The Vagabond – History of the 1784 Indian Massacre in Rainbow City , Part III


By Danny Crownover

Through the years, many people asked The Vagabond about how the late Jerry Jones, a former Etowah County Tax Assessor, first became interested in genealogy and history. His ancestor Edmond Jones had survived an Indian massacre in what is now Rainbow City, and Jerry was trying to find out which Indians did it and why.

According to Jerry father’s version of the massacre at Old Hannony Cemetery, the group of Indians who made the attack lived in what is known as the “flat woods.” Since World War II, the area is known as the Old Camp Sibert area in both St. Clair and Etowah counties.

Having had a good result in his research in Botetourt County, Va., Jerry asked Bob if they could leave and go to Wilkes County, North Carolina. Something seemed to be pulling Jerry to Wilkes County. Because of snow, they decided to leave and reached Wilkesboro at about 4 p.m.

Going directly to the court house, Jerry searched the deed index and found a record where George Washington Humphries and Edmond Jones had purchased the old General William Le-noir home place.

Jerry then discovered a deed from Humphries and Jones to Sarah Humphries for a life estate in this same land. Jerry’s mind was going like a roller coaster. Was this his Edmond Jones, as he already knew that George Washington Humphries was the eldest son of Uriah and Sarah Humphries? But Jerry had also learned that there was an Edmond Jones who had married a daughter of General Lenoir and was well established in Wilkes County.

After sorting through a few more deeds, Jerry found that Sarah Humphries had made out a deed to Joel Chandler for this tract of land located on the Yadkin River. But Sarah stated in the deed that this was the same property deeded to her by her son, Edmond Jones.

Jerry now had two women saying that Edmond Jones was their son. Which one is correct? Jerry talked Bob into staying in Wilkesboro for another night so he could try to sort out this mystery.

The next day, Jerry reviewed the deeds again and decided that whoever had written the last deed from Sarah Humphries to Joel Chandler had left out the fact that George Washington Humphries and Edmond Jones were the grantors in the first deed, and indeed, that George Washington Humphries was Sarah’s son.

Jerry found that there were not just two Edmond Jones’ with deed transaction in Wilkes County but a third one using the name of Edmond Jones. Jerry found where Edmond Jones – which appeared to be his Edmond Jones – had purchased another tract of land. He had it a short time and then he sold it, this time it said Edmond Jones, alias Edmond Gunter, was the grantor.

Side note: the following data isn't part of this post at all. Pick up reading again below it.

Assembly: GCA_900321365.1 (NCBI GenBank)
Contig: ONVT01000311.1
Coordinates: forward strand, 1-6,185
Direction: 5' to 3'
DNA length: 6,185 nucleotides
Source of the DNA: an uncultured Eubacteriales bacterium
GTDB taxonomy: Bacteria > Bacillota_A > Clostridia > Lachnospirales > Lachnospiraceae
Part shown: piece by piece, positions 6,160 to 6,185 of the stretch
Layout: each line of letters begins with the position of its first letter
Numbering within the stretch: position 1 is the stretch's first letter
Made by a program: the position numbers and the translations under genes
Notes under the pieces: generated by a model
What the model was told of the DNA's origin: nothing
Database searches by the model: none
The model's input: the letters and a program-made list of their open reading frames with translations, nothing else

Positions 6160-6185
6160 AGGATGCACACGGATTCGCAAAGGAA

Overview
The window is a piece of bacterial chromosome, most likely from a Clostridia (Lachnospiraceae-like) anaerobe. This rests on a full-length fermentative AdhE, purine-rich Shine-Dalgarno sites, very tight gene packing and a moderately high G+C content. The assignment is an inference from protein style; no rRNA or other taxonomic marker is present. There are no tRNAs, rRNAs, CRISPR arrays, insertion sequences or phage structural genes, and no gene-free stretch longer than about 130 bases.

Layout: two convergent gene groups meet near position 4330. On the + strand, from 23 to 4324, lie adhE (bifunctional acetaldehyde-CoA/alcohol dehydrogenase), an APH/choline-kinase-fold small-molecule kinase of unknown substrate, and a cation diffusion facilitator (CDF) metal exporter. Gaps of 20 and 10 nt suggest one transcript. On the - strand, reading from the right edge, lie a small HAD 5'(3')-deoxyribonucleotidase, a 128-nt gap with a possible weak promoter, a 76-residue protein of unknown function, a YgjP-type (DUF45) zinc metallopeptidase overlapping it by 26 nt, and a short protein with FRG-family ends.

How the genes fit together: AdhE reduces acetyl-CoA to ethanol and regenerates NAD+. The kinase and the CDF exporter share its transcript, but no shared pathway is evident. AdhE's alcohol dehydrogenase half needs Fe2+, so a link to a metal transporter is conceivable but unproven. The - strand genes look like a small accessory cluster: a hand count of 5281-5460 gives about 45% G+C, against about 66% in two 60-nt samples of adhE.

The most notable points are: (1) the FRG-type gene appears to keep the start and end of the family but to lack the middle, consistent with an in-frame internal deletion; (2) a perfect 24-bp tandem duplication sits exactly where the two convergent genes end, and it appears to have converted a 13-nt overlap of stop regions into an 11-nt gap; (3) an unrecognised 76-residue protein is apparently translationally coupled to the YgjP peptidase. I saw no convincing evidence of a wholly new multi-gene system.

Jerry spent the day comparing the three Edmonds. He found that Edmond Joines consistently used the Joines spelling, and the other Edmond Jones was always listed as Edmond Jones of Sugar Valley. That left Edmond Jones, a.k.a. Edmond Gunter.

Jerry wondered why Jones used an alias. Had he at one time gone by the name of Gunter? The only Gunter Jerry could think of was the one who lived on the Tennessee River and that the town of Guntersville was named for him. Could this be the white man who had rescued Edmond, the only survivor of the massacre near the Coosa River? That was a long way apart. Jerry decided that he must pursue information on John Gunter.

At the Birmingham City Library, Jerry found information that John Gunter had come to the Tennessee River in 1786 and was a trader who married a daughter of Chief Bushyhead whom he called Catherine.

None of the histories of Marshall County seemed to know anything of Gunter before his arrival there in 1786.

On further research, Jerry found an article that said that before going to the Tennessee River, John Gunter had spent 12 years as a Chickasaw trader on the Coosa River. The Chickasaw Nation was located in northwest Alabama, Mississippi and Tennessee. Jerry needed to see what Indians were located in what had become Etowah County. Of course, the Cherokee Nation was the best known and Jerry had some knowledge of that.

The Creek Indians claimed a part of this area, and Jerry also learned that in the time frame of the l780s there were four main tribes in what would become Alabama – the Cherokee. Creek, Chickasaw and Choctaw.

Jerry found nothing to indicate the tribes’ exact locations except that the Cherokee Nation was located in northeastern part of the state, the Creek in the southern and central part of Alabama and the Choctaw in southwest Alabama.

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